The Aruvians Research report, "Analyzing Geothermal Power in the U.S.," is a survey of American geothermal energy and the economic and regulatory worlds in which it operates.
RelatedExplained: Understanding Geothermal
On a day-to-day basis, geothermal's actual contribution to California's power diet runs at about 900 megawatts, according to the California Independent System Operator. That works out to just under 21,000 megawatt-hours in the course of a day, around 3% of the state's power consumption.
Geothermal isn't without its problems. Geothermal water contains dissolved solids and gases that can be toxic, including heavy metals and hydrogen sulfide gas. Geothermal that relies on native groundwater can have a finite lifespan. California's first geothermal facility, The Geysers north of Napa Valley, has been declining in output since the late 1980s as the aquifer below is depleted.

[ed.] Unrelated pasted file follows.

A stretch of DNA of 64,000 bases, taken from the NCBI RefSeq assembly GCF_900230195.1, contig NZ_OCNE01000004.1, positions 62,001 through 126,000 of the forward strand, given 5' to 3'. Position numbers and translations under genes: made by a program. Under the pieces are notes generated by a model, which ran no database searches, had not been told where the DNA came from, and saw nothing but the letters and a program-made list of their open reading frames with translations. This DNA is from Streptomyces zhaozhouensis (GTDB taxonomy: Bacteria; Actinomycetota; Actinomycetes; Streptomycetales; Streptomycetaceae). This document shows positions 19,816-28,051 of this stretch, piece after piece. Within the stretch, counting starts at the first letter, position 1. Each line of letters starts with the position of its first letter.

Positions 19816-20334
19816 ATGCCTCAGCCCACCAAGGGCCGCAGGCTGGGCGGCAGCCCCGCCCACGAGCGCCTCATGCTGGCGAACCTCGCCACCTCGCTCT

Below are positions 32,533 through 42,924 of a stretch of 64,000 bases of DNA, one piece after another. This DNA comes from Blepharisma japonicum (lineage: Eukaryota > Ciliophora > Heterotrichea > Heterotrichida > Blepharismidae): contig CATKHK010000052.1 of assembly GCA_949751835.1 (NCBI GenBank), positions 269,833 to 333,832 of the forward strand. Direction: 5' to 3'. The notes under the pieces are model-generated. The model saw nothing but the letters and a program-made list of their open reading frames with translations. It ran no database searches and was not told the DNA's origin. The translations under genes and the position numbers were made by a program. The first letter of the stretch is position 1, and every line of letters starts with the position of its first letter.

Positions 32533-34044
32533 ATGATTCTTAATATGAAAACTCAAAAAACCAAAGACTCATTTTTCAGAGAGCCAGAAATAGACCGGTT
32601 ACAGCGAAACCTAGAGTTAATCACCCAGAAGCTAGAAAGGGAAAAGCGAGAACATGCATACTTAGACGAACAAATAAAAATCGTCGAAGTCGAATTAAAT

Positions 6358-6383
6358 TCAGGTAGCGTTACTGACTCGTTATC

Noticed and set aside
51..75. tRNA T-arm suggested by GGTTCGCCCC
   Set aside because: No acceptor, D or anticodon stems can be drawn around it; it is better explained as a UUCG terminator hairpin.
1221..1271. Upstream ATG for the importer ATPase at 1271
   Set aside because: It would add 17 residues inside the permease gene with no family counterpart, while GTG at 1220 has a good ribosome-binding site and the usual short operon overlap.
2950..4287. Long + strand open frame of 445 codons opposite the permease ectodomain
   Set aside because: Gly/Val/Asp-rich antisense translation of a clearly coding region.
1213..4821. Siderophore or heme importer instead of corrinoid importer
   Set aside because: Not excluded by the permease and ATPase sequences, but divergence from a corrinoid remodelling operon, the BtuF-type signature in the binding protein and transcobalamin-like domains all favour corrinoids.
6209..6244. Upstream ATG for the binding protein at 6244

But some geothermal resources seem to be growing. On Wednesday, Imperial County's Planning Commission approved an expansion of a geothermal plant in Heber. The plant, owned by Ormat, sells up to 92 megawatts of power to Southern California Edison and the Southern California Public Power Authority. The additional four wells approved by the Planning Commission would boost that capacity by around 10 megawatts.